But now, “as costs rise, prices must rise. As prices rise, leisure demand shrinks, exacerbated by the weak economic environment. As leisure demand shrinks, the network shrinks, delivering less value to business travellers even as prices rise. The result may be a vicious cycle.”
And Levine notes that consolidation alone will not address this. “Consolidation by itself will not reduce supply and may only slightly increase convenience demand overall, although network airlines may benefit by preserving network scale and scope relative to competitors. The real question is where and how supply will be withdrawn and how many firms can survive this process.” As Baker says, consolidation in the USA is not likely to advance the -industry toward the required level of downsizing of about 20%.
Baker does not see the pressure abating any time soon. Instead, he sees losses of about $7.2 billion for the year for US carriers, up from an earlier forecast of $4.6 billion – if demand stays more or less constant. Heimlich is also forecasting likely losses in that range, but will not be drawn out into next year in any such detail. Baker, though, sees 2009 as showing an operating loss of $8.1 billion, and that is with a modest revenue recovery.
So far Europe has not seen a big failure this time round. But, according to Andrew Light, aviation analyst at London-based Citigroup, several private low-cost and smaller government-owned flag carriers are at the highest risk. “We would not be surprised if -several of these default – especially in the low-fare sector,” he says.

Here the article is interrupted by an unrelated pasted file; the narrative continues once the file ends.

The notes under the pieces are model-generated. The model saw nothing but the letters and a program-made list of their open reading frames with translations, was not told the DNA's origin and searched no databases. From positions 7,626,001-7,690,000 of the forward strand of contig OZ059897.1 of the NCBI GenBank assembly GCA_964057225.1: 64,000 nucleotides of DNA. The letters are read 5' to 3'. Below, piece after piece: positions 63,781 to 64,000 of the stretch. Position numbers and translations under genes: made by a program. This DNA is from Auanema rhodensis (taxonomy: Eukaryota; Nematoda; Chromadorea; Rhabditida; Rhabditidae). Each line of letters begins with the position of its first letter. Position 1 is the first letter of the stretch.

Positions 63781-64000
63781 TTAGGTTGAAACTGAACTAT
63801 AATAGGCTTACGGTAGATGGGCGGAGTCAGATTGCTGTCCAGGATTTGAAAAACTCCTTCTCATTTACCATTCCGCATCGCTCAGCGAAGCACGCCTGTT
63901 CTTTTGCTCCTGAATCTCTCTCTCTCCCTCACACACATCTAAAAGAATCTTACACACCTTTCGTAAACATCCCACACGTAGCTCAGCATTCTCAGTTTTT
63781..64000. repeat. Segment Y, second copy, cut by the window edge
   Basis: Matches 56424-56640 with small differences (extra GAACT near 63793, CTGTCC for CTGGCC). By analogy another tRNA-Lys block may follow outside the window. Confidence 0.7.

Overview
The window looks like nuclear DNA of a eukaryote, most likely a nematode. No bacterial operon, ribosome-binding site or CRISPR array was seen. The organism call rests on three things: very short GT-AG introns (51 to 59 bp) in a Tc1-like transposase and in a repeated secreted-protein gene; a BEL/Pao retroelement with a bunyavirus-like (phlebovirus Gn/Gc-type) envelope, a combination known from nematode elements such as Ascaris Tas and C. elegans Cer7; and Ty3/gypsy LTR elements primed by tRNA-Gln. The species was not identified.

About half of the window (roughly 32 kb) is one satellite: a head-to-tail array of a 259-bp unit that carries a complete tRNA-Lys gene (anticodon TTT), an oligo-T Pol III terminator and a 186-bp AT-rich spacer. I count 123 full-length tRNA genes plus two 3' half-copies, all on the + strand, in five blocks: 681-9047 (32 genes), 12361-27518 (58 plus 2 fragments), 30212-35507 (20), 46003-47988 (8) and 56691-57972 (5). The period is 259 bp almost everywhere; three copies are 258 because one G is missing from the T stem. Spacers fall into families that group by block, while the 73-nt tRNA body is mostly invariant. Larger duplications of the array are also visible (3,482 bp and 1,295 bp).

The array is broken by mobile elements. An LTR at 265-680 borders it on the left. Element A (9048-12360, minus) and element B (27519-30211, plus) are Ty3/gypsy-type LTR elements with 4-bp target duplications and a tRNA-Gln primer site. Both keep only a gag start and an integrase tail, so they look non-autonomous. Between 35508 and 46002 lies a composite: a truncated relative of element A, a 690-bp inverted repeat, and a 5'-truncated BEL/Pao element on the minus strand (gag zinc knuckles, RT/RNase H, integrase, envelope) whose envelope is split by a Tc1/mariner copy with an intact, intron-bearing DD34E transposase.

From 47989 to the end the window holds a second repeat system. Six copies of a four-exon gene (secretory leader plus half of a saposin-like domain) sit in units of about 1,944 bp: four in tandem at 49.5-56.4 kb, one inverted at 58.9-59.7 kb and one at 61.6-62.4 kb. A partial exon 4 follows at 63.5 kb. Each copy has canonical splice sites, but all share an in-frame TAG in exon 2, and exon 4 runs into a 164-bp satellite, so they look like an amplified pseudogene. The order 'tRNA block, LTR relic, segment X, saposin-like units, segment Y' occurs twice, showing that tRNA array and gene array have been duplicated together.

Most believe the old adage of the strong getting stronger and the weak growing weaker will apply. “It’s fairly straightforward. The three main flags [Air France-KLM, British Airways and Lufthansa] and the two main low-cost carriers [easyJet and Ryanair] will come out of this crisis stronger,” says Lobbenberg. And while the crisis broadly accelerates the process of global airline consolidation, “for the strong carriers it’s going to be a tempting opportunity to sit on their hands and let the weak carriers fail”, he believes, rather than open their cheque books.
For Doganis, the “key year is 2009” in Europe, as this will be when leisure demand could nosedive if prices rise. “Travel spending is no longer discretionary as it was 20 years ago. This year people cut other things in order not to give up their holiday,” he says, which has meant leisure travel has stayed solid.
Asia not insulated
Asia will by no means be insulated from this downturn, but its economies are expected to keep growing at reasonable rates keeping demand higher. For now, load factors and forward bookings remain strong. In some markets, such as China and India, healthy demand has raised the prospect of oversupply. “It is the old bogey monster of the industry,” says Horth of UBS.
And over the last couple of months, the region’s growth engine – China – has surprised some as domestic traffic growth pulled back from double-digit rises to just 3-5%. “Everything in China is really on hold until after the Olympics,” says Harbison, with the effect of the global sporting extravaganza being to delay some inevitable changes and merger activity. “There will be a pincer movement between high costs and reduced demand which will provoke some really strong action.”
India is a market where rapidly slowing growth and overcapacity will prompt a “fairly predictable” shake-up and more consolidation, says Harbison.
“It comes down to who’s got the strongest balance sheet and who’s got the greatest pricing power,” says Horth. In Asia that boils down to the big three: Cathay Pacific, Qantas and Singapore Airlines. “UBS has only SIA and Qantas profitable with $150 jet fuel. Everyone else is debatable.”
Restrictions on cross-border ownership mean mergers are tough to do in Asia, but “if oil stays up there we will have to rethink a lot of things, so I wouldn’t take that off the table”, says Horth. One of the bad side-effects of a protracted crisis is that governments could be tempted to step in and rescue their flag carriers, he notes. Keeping these “zombie” airlines afloat distorts the market and makes it difficult for the rest.